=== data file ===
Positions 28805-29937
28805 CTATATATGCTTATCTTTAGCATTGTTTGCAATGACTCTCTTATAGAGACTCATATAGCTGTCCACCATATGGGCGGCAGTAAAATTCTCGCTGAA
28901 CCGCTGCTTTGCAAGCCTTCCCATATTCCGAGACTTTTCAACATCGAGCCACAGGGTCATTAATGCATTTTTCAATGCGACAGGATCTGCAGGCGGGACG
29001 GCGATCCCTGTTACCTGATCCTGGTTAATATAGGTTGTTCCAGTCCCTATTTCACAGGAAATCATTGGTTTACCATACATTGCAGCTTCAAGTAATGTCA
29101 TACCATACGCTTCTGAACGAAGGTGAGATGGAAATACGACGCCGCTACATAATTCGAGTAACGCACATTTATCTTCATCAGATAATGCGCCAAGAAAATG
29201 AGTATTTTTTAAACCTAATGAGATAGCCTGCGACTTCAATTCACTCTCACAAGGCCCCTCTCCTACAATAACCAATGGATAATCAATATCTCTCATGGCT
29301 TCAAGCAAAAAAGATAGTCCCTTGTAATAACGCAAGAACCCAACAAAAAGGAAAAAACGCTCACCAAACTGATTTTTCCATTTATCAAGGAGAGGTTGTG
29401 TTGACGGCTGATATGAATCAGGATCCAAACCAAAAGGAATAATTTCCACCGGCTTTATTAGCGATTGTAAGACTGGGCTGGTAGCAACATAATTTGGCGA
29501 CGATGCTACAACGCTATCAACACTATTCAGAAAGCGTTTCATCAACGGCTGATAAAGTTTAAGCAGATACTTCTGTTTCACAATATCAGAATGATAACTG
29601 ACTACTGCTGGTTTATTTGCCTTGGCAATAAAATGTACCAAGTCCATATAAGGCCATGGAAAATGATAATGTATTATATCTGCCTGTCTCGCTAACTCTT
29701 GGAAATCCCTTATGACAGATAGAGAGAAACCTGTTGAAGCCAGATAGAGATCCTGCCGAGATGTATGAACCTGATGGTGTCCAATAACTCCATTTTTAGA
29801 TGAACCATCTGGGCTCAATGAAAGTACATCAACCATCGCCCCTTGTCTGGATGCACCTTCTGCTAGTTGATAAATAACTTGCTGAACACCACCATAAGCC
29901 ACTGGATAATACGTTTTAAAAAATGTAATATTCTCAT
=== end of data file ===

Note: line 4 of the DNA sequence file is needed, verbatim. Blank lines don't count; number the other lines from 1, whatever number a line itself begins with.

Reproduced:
29001 GCGATCCCTGTTACCTGATCCTGGTTAATATAGGTTGTTCCAGTCCCTATTTCACAGGAAATCATTGGTTTACCATACATTGCAGCTTCAAGTAATGTCA